Talent Intelligence: A Comprehensive Guide
Talent intelligence provides valuable insights into internal and external workforce trends, resulting in a competitive edge and improved hiring. Learn more.
Talent is the backbone of an organization. You can have the best ideas and the perfect business plan, but if you don’t have the right talent to help bring those ideas to light, it could all be in vain. The Great Resignation, the pandemic, and a potential recession, all are changing how employees approach work. Talent intelligence can help identify and retain top talent, and bridge the skills gaps that may appear from time to time.
Here’s everything you need to know about it.
What is talent intelligence?
Talent intelligence is a process where companies collect and analyze data related to both internal and external talent (i.e. data about the company’s competition and industry). It looks at trends in the job market and the company’s current and future skill needs to find a competitive edge and improve hiring success.
Talent intelligence is a relatively new concept, so people might have different views on its usage. One thing is certain, though. You need more than internal data. Talent intelligence can only be successful if you look at external data as well, benchmarking against the competition.
The primary goal of talent intelligence is to help companies make data-informed talent acquisition and management decisions. Let’s think for a second about talent acquisition. Every company can agree it isn’t a simple process. There are a lot of variables to consider.
And when you finally hire someone, you expect the time to productivity to be short. But what if it isn’t? What if it turns out the person is not as great a fit as you thought they would be? Or what if you realize there are still many skill gaps left uncovered?
You can avoid these situations by relying on talent intelligence. It can help you carefully plan your future skill needs, identify and attract the best people for the job, and later increase retention.
What is the difference between talent intelligence and people analytics?
If you’ve ever been confused about the difference between talent intelligence and people analytics, don ’t worry, you’re not alone! Both can help improve your talent acquisition process and your retention rates, and they both come with a data-driven approach. Despite the similarities that you’ll see on the surface, they’re different.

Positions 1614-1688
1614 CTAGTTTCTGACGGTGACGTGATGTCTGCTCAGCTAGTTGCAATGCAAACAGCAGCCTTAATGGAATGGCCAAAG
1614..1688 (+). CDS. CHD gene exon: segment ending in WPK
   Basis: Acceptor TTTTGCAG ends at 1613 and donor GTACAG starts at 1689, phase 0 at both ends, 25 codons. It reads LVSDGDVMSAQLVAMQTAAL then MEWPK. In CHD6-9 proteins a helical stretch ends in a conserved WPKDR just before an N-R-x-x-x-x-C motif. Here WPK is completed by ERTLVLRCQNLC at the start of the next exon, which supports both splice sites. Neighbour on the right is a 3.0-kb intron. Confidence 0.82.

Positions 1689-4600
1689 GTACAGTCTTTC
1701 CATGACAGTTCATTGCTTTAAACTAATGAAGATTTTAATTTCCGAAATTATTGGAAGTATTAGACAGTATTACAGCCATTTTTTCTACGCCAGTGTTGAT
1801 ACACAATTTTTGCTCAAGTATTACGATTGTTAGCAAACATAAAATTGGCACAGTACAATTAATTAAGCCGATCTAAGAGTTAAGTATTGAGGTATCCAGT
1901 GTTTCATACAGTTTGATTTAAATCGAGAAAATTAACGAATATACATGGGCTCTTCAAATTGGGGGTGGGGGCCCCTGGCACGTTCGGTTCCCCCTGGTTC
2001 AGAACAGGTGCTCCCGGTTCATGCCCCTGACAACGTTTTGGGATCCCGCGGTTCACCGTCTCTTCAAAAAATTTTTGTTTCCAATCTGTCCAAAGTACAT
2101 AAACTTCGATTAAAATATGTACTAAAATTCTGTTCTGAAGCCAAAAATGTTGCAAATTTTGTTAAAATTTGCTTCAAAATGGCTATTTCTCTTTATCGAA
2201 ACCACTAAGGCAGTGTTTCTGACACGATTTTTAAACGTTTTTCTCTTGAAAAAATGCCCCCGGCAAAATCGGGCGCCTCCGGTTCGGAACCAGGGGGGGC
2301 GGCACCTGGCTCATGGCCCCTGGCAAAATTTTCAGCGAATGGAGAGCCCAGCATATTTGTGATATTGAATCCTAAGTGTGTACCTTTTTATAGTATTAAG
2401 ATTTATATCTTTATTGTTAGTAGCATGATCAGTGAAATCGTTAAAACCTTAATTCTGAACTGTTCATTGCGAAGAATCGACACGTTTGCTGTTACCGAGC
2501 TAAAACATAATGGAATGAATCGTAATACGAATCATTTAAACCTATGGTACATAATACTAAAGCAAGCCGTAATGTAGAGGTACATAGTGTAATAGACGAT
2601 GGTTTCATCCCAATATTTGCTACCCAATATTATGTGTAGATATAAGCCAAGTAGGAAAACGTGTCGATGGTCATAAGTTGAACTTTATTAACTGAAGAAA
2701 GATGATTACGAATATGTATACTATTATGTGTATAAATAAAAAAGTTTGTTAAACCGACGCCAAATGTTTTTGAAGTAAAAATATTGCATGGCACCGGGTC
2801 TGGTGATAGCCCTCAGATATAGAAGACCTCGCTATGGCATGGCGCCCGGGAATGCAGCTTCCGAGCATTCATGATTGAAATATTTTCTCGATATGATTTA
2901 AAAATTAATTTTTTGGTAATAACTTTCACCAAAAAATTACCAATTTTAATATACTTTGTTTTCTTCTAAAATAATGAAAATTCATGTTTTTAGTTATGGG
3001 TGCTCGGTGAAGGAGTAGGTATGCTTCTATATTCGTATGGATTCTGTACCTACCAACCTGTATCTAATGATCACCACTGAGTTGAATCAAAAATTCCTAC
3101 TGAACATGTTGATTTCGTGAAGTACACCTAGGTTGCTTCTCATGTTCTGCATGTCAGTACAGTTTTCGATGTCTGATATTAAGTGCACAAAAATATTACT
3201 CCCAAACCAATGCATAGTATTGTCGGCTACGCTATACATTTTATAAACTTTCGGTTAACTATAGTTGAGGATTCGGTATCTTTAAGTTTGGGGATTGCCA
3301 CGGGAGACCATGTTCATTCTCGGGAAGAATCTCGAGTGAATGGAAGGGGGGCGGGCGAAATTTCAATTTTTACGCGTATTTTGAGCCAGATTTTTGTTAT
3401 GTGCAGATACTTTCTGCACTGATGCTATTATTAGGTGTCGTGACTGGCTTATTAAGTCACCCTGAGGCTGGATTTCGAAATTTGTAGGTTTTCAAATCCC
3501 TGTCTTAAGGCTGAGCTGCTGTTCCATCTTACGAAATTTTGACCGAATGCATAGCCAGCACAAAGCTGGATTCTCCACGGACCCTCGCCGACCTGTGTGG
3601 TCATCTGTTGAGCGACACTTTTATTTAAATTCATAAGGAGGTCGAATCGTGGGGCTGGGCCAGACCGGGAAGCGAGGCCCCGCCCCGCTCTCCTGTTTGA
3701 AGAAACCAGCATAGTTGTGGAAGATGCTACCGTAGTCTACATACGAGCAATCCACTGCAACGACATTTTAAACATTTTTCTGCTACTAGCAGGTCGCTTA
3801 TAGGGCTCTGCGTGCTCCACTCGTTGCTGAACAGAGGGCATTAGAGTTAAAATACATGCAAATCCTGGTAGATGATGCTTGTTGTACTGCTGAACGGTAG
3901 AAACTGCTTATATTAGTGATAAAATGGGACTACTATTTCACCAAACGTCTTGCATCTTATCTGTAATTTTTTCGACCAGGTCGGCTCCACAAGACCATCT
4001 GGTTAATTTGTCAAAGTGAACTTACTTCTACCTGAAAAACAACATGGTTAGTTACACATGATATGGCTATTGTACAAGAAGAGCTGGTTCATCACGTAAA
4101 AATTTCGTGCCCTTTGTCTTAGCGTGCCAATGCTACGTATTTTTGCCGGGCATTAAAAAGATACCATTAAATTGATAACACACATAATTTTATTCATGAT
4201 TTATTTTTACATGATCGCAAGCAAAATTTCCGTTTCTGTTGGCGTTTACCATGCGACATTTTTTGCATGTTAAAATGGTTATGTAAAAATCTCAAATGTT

Talent intelligence focuses strictly on data that revolves around skills, knowledge, and people’s abilities. It looks at both your existing employees, but especially at the competition and the market in general. In short, talent intelligence gives you the insights you need to navigate a market where the need for talent outweighs the existing talent.
People analytics takes a broader look at data focusing on the entire employee lifecycle. It seeks to understand what factors drive things like performance, engagement, productivity, or attrition. By looking at this data, companies can make decisions regarding talent management, workforce planning, or organizational design.
They are amazing tools on their own, but their true power comes when you combine them because they can help you better understand the entire talent chain. You’ll get a clear view of the market and the existing talent and what people are looking for, but also what skills you need, and what your workforce is currently offering at various stages.
Benefits of talent intelligence
Finding the right talent is a complex process. There certainly is no one-size-fits-all solution. There is often a lot of trial and error, and learning from your mistakes. Talent intelligence can help ease that process and might even help you learn without making so many mistakes. Here’s how it can help.
1. Understand the labor market trends
The labor market has never been more volatile than it is today. Emerging technologies and external factors like pandemics and recessions are creating unprecedented shifts.
To stay ahead and find the right people for your company, you need an in-depth understanding of these trends. Talent intelligence helps you see where the labor market is heading, what drives employees to resign, or what makes them choose one company over another.
2. Create personalized hiring criteria
Creating a job ad and looking for people with only a handful of skills to fill that one position is a strategy that can sometimes backfire. There's more to a person that a specific set of skills, and it’s likely that your company also needs more skills.
The right fit for a job, after all, is not only someone who can do the work, but also someone who aligns with the company’s values and goals and can grow with it.
Talent intelligence gives you a detailed perspective of the company’s current and future talent needs and the market, and it helps you align this data with other aspects, such as behavioral patterns, core values, and future goals. You’ll be able to personalize the hiring criteria so that the person you hire will be a good fit in every way.
3. Reduce turnover rates
Voluntary attrition is one of a company’s worst nightmares. You’re losing valuable talent and you often have no idea why.